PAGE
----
As for the president of the United States, there also are rules about gift keeping in the city. NYC mayors don’t actually retain ownership over all the many tchotchkes they receive while in office. Ethics rules dictate such items “remain the property of the City of New York” and are managed by the city’s Department of Records and Information Services, according to a news release about the auction. 

Do you have a family member closely watching the stunning ups and downs of the World Cup in Qatar? Why not scoop up a Louis Vuitton soccer ball given to Giuliani to commemorate the 1998 games? 

Representatives for the Nassau and Suffolk county executives were not aware of similar auctioning programs on Long Island. But a Steve Bellone spokeswoman pointed out that great Suffolk gifts might be found at the famed St. James General Store, or the gift shop for the Big Duck in Flanders. Both are affiliated with Suffolk County Parks, which will also be doing the traditional holiday lighting of the duck on Wednesday. 

There are politically telling connections behind some of the mayoral gifts. The current list of items given to Koch, a politician who famously crafted his image and put himself in the face of voters, includes a bunch of pictures of Koch himself. And multiple of the items given to Giuliani are sports-themed in some way, fitting given his son Andrew’s eventual stint as a Trump White House sports liaison.

— Mark Chiusano @mjchiusano

Pencil Point

Leftovers

Credit: CAGLECARTOONS.COM/Rick McKee

For more cartoons, visit www.newsday.com/nationalcartoons

Final Point

Illusions of progress

  • Merriam-Webster has named “gaslighting” as the 2022 word of the year. Which seems more than a little overdue.
  • Suffolk day care providers short on payments because of the ransomware attack on the county are worried their information may have been compromised, to which a county spokeswoman said that “there is no indication that this data has been impacted.” It’s not clear how reassuring those words are, given how long it took the county to uncover the hack in the first place.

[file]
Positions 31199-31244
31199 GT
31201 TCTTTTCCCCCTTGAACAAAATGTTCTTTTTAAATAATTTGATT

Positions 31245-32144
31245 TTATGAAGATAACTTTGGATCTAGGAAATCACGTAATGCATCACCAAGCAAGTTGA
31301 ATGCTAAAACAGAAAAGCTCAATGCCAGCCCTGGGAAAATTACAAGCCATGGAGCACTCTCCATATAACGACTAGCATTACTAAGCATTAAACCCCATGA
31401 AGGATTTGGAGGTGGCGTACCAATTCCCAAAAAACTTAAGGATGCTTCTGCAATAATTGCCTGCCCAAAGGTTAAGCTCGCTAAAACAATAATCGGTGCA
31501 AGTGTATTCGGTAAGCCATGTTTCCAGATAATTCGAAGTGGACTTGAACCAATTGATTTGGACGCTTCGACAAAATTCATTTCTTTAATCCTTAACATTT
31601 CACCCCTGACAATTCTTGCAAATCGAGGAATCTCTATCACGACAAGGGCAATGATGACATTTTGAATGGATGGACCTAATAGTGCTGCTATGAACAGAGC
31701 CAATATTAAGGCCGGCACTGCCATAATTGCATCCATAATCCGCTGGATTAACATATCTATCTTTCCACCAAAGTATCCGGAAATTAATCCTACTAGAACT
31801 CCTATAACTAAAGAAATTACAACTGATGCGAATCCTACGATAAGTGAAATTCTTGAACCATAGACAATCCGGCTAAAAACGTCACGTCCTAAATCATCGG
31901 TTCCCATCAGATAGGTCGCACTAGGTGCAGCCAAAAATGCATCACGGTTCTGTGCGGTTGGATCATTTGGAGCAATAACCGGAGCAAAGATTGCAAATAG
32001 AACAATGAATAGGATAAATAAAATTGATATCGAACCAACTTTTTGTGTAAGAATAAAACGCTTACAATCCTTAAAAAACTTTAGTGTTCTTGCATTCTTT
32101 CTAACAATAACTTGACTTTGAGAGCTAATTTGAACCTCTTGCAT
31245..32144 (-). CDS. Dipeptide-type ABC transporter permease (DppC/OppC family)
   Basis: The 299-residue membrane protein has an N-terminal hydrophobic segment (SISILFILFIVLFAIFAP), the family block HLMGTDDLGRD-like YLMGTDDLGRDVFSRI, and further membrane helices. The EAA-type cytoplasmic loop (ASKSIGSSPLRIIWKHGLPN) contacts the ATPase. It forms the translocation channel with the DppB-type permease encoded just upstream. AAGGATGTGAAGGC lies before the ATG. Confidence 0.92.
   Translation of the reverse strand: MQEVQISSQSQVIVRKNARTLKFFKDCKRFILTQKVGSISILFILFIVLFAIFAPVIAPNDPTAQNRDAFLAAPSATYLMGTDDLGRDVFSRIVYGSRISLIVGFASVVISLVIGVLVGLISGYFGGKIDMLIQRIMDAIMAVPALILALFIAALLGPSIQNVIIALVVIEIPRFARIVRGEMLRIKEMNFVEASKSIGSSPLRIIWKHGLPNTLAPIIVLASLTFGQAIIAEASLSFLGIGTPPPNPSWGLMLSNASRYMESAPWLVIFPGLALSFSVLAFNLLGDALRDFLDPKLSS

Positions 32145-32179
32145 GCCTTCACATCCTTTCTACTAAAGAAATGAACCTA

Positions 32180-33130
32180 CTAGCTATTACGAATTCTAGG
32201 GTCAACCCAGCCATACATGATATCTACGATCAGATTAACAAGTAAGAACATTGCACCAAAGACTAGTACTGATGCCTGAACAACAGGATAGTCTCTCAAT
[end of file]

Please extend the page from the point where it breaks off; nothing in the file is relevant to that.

• Russia has been losing ground in Ukraine for three months now. It’s a metaphor for the country in general, with a much longer time frame.
  • White House coronavirus response coordinator Ashish Jha says China’s “zero COVID” strategy is not realistic. Given thousands of protesters in China’s streets, it seems many Chinese citizens agree. Given that authorities haven’t cracked down on the protests, it seems they might agree the protesters have a point.
  • Criticizing former President Donald Trump’s controversial endorsements for GOP underperformance in the midterms, Arkansas Republican Gov. Asa Hutchinson said, “You can’t have a candidate that can’t attract suburban voters and independents and so everyone has recognized that.” Well, not everyone.
  • Kentucky Republican Rep. James Comer says the House Oversight Committee will investigate “40 or 50 different things” when the GOP takes control of the chamber come January. He seems to have forgotten that a circus only has three rings.
  • She won a Grammy and an Oscar, sang “What a Feeling” from “Flashdance,” and was one of the singing and dancing students who asked people to “Remember my name, I’m gonna live forever.” RIP, Irene Cara.

— Michael Dobie @mwdobie